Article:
A DRUGS drought at Northern Ireland's only high-security jail has led to increased fears of violence against staff.
Maghaberry Prison banned visits to limit the spread of coronavirus, but the move has decimated the behind-bars drug trade because drugs are mainly smuggled in by visitors.
Dozens of inmates hooked on substances such as the synthetic zombie drug spice, have been unable to get their fix, leading to dangerous withdrawal symptoms.
Maghaberry staff, whose numbers have been depleted by over 100 because of sickness, say some inmates are growing increasingly erratic. On Thursday it was confirmed that five prison officers here have tested positive for Covid-19. So far there have been no confirmed cases of the virus among prisoners.
Their concerns coincide with Justice Minister Naomi Long revealing that 166 prison officers had been assaulted in Northern Ireland's three prisons over the past three years - a rate of more than one attack per week. The vast majority occurred at Maghaberry, which recorded 115 such incidents.
The assaults disclosure was provided to politicians after an Assembly question by DUP MLA Paul Givan and further questions from Ulster Unionist Assemblyman Doug Beattie.
Lagan Valley MLA Paul Givan (below) told Sunday Life staff must be protected.
"These are obviously very difficult times and particularly for our prison staff. They are vital frontline workers and must be protected from both physical assaults and any potential infection," he said.
"Measures have been taken, but concerns obviously still remain about potential infection of both staff and inmates. It is vital that the stocks of personal protective equipment which are available are properly distributed across our public services.
"If the cancellation of visits has cut off a supply of contraband, it again highlights the need for officers' safety to be protected. Any increased tension within a prison is worrying and must be closely monitored. However, if the supply chain for such substances has been disrupted, it does also provide an opportunity to work with prisoners who may have addiction problems and work to reduce such issues in the future."
Sources at Maghaberry told Sunday Life that the combination of dangerous prisoners suffering drug withdrawal symptoms and a visiting ban because of Covid-19 infection fears had created a "perfect storm" for violence. Online virtual visiting by relatives has now replaced visits in person.
"You could cut the tension with a knife," said one insider. "Everyone, both staff and prisoners, are paranoid about catching coronavirus. When you add this to a lot of drug addicts suffering withdrawal symptoms and being p****d off because they can't get visits, the opportunity for assaults increases.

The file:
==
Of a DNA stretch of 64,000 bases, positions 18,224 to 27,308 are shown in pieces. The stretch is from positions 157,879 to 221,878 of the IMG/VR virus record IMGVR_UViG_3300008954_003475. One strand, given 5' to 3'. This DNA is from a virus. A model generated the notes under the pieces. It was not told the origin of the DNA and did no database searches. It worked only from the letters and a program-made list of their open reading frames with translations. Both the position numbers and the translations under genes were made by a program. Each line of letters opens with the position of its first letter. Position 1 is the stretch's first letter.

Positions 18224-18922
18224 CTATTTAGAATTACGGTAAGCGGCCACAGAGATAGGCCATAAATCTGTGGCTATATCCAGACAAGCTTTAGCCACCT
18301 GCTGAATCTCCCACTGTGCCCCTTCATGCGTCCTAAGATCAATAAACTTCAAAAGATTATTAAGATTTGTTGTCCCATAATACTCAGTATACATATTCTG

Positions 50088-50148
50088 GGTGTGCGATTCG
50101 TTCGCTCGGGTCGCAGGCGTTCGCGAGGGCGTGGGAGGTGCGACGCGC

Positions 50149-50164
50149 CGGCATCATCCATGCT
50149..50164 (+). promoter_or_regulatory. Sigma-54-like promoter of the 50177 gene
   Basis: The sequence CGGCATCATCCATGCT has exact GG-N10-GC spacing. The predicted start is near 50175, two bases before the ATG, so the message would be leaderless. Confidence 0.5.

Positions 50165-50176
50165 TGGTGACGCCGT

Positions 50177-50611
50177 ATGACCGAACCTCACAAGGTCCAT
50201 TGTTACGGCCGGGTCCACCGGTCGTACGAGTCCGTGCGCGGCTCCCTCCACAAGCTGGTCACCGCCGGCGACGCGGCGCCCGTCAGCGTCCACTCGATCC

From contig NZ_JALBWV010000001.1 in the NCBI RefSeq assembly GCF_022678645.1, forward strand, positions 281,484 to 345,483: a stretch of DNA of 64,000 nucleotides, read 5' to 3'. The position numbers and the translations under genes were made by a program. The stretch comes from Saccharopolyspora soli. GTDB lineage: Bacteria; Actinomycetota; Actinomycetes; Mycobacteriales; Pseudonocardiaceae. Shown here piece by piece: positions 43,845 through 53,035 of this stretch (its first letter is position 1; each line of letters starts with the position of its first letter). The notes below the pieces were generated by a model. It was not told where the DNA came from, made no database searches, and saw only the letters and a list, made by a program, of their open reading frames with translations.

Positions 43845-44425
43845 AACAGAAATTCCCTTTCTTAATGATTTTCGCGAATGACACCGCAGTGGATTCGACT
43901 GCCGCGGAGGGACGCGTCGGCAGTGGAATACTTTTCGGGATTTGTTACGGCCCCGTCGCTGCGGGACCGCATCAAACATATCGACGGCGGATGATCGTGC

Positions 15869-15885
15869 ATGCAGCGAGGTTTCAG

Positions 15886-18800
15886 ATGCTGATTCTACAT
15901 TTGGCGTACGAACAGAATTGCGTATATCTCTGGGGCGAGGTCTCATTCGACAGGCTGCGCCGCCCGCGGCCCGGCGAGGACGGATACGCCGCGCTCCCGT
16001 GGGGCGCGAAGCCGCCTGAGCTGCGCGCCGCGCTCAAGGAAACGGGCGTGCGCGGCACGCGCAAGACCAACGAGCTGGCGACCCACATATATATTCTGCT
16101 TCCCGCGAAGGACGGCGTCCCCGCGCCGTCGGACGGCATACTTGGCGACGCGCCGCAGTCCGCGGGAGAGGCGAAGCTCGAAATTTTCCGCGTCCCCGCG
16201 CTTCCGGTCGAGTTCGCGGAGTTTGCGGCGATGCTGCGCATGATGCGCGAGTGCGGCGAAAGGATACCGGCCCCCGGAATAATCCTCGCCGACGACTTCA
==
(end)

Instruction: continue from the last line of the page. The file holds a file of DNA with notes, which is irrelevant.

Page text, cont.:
"Then there are other prisoners who are furious that they weren't among the 200 picked for early release.."
In a bid to ease pressure on Northern Ireland's jails in the midst of the crisis, Justice Minister Naomi Long agreed to free 200 inmates early.
The criminals benefiting from the scheme only had three months of their sentences left to serve, with a ban on killers, paramilitaries and sex offenders being released.
However, tension remains high in Maghaberry, a prison which the authorities admit has a significant drug problem.
In a recent report by the Criminal Justice Inspectorate (CJI), 46% of inmates surveyed said "it was easy to get illicit drugs in the prison".
Another worrying figure is that 22% of the inmates spoken to at Maghaberry said they had only developed a drug problem after being locked up at the prison.
When the findings were published, CJI chief inspector Brendan McGuigan said he was "frustrated" more had not been done to improve prisoner safety and that their access to illegal and prescription drugs must be addressed.
There is also a direct link between drug use and assaults on staff at Maghaberry.
In 2018 inmate Thomas Mongan, a known drug user, had his jail sentence extended by 10 years after he pleaded guilty in court to slashing the throat of a female prison officer with a razor. The attack was described by Prison Service director general Ronnie Armour as "calculated and vicious".
As of April 24 there were 910 inmates at Maghaberry jail, a significant drop in prisoner numbers brought about by the Covid-19 early release scheme.
There are also 1,261 staff employed at Northern Ireland's three jails, although approximately 20% of this number are currently on sick leave.
Mr Armour has insisted his staff are doing everything possible to cope with the virus crisis and that decisions are being made to benefit both employees and inmates.